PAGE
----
Trying to make sense of New Zealand's flora and fauna has kept entomologist, George Gibbs occupied for six decades.
Dr Gibbs is a retired university lecturer, and his fascination with the natural world goes back as far as he can remember.
Prior to teaching at Victoria University he studied there and then gained a PhD in insect ecology from the University of Sydney.
The evolutionary history of moths, butterflies and weta has always been at the forefront of his research.
Research trips have seen him travel to a range of destinations, including Patagonia, South Africa, New Caledonia and Australia.
His award winning book Ghosts of Gondwana was first published 2006, and is a previous winner of the environment category at the Montana Book Awards.
A new fully-revised edition has just been published
Dr Gibbs specialises in bio-geography, or what lives where, and why.
“It’s dependent on geology and tectonic theory, continental drift blew it [the field of bio-geography] all apart, had it start again when that came in and it’s continually being adjusted for whatever the latest discoveries are - which is what makes it exciting.”
Dr Gibbs says the book is a big picture exercise, an attempt to put pure science into everyday language.
And he says New Zealand’s flora and fauna has a deep history.
New Zealand and Australia were all part of the same block of land until about 80 million years ago. Which is why so many remnants of Australian-like life can be found here.
The climate here was more once more Australian too.
“We had masses of eucalypt forests, gum trees, 20 million years ago. Otago was covered in gum trees, it had forest fires, had a climate the same as Australia’s today – dry and hot.”
But a severe ice age put an end to that.
“Being bigger and further north, Australia survived it better, we lost a lot of Australian looking organisms at that time.”
The idea that New Zealand was completely submerged 20 million years ago is now largely rejected as a feasible hypothesis, Dr Gibbs says. The debate to prove it true or otherwise, however, provided geology with a fillip.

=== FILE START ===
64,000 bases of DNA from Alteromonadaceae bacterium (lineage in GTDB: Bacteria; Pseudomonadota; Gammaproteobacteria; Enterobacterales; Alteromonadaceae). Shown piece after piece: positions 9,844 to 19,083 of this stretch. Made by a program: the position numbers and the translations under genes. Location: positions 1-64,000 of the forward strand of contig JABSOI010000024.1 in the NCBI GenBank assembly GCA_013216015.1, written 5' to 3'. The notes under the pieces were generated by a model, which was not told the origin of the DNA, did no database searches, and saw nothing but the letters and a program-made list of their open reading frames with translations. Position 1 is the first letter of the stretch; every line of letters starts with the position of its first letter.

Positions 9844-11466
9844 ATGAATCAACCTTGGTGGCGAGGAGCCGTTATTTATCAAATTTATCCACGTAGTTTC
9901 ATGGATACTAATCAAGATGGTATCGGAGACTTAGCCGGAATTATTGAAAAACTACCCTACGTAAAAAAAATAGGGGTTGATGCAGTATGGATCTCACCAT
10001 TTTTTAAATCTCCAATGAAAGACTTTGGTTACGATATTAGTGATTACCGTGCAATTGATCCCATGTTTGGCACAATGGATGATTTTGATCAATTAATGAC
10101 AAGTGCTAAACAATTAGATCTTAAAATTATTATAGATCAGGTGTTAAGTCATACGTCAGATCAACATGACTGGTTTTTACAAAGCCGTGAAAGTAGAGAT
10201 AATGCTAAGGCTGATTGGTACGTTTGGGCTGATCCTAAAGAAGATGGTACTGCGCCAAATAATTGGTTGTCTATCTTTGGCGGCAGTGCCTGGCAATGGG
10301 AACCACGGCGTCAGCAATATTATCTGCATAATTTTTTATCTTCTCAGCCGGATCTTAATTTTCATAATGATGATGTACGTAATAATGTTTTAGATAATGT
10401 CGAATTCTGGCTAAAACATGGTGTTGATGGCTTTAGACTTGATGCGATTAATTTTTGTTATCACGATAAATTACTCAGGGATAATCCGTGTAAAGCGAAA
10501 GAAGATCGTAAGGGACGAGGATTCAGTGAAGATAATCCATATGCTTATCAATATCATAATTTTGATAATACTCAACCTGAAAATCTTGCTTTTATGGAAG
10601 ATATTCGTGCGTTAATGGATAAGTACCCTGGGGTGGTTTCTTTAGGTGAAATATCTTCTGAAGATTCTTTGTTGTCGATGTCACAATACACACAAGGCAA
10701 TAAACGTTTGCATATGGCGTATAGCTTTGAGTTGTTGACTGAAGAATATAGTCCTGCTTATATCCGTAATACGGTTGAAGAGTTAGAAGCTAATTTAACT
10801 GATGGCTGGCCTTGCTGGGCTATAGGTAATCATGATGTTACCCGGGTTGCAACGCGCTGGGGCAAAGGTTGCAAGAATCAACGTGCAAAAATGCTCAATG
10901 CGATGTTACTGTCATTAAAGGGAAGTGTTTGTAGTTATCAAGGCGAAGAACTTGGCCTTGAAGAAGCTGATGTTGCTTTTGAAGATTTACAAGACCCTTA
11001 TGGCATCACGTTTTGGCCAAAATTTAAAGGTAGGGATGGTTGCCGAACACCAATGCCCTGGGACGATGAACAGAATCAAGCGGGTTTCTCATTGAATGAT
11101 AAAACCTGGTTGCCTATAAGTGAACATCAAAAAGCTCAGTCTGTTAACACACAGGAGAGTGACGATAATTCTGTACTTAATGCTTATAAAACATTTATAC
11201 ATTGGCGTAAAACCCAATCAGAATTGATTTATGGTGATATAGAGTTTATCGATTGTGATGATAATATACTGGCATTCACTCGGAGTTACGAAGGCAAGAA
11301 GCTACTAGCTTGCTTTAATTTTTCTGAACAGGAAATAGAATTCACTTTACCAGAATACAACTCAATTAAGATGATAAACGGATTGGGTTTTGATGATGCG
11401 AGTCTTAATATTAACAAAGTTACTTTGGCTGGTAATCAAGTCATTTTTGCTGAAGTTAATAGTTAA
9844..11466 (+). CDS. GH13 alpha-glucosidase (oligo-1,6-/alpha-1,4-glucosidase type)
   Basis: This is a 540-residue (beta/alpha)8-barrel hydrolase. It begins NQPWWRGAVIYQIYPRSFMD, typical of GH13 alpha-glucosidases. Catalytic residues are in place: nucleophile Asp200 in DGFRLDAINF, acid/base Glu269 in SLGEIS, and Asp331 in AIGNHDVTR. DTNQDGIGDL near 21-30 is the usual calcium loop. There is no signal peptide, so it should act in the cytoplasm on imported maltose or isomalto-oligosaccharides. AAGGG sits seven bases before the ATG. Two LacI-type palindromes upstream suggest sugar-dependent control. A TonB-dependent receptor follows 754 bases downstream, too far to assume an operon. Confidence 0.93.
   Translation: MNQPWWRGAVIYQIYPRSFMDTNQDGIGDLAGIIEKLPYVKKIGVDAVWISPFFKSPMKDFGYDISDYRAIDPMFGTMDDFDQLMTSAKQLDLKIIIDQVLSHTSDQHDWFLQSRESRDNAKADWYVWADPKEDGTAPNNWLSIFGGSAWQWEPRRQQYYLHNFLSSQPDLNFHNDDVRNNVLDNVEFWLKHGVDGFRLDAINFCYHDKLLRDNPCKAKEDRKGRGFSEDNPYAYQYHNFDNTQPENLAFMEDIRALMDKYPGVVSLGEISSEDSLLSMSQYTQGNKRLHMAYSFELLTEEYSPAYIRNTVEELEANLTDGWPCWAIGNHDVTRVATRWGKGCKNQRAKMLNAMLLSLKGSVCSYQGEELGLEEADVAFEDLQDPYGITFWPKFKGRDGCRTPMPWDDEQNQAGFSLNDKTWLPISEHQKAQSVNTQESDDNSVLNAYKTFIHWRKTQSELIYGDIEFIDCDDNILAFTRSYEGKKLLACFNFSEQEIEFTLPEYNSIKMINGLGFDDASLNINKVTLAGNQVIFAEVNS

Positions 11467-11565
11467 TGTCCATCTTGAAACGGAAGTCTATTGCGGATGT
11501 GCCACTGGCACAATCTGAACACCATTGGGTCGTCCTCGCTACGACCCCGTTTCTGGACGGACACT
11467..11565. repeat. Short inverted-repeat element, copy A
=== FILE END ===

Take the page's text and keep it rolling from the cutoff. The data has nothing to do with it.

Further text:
“After all that effort, there was a conference of the geological society in Nelson and they looked at all the data and they all presented their papers and there wasn’t a single one in favour of it.
“I call it a myth, which is a bit cruel because it’s a hypothesis, scientifically valid, but we’ve dumped it.”
So some of what is now New Zealand remained above water and there was no big extinction.
“It didn’t drown completely, it was above water but it was very broken up apparently probably better thought of as an archipelago of islands - low lying islands - this was before our mountains ever arrived and it had a huge amount of wildlife on it.”
Dr Gibbs says fossilised remains of flora and fauna found in one paddock in Southland indicate more diversity than the whole of New Zealand today.
A discovery made since the publication of the first edition of Gondwana is a kiwi fossil – a surprise perhaps that none had been found before.
“We haven’t got any fossils of moas or kiwis, other than a few thousand year old bones which we find in caves and so on which is really today’s fauna - so we’ve got no history of how these birds went through their evolution.
“To find a fossil kiwi about 20 million years old was exciting in its own right, and it’s a much smaller bird than the one that lives today - a third of our smallest bird today.”
And this ancient kiwi may have been able to fly once, which he says raises the possibility kiwis might have flown to get here rather than hitching a ride on a drifting land mass or walking.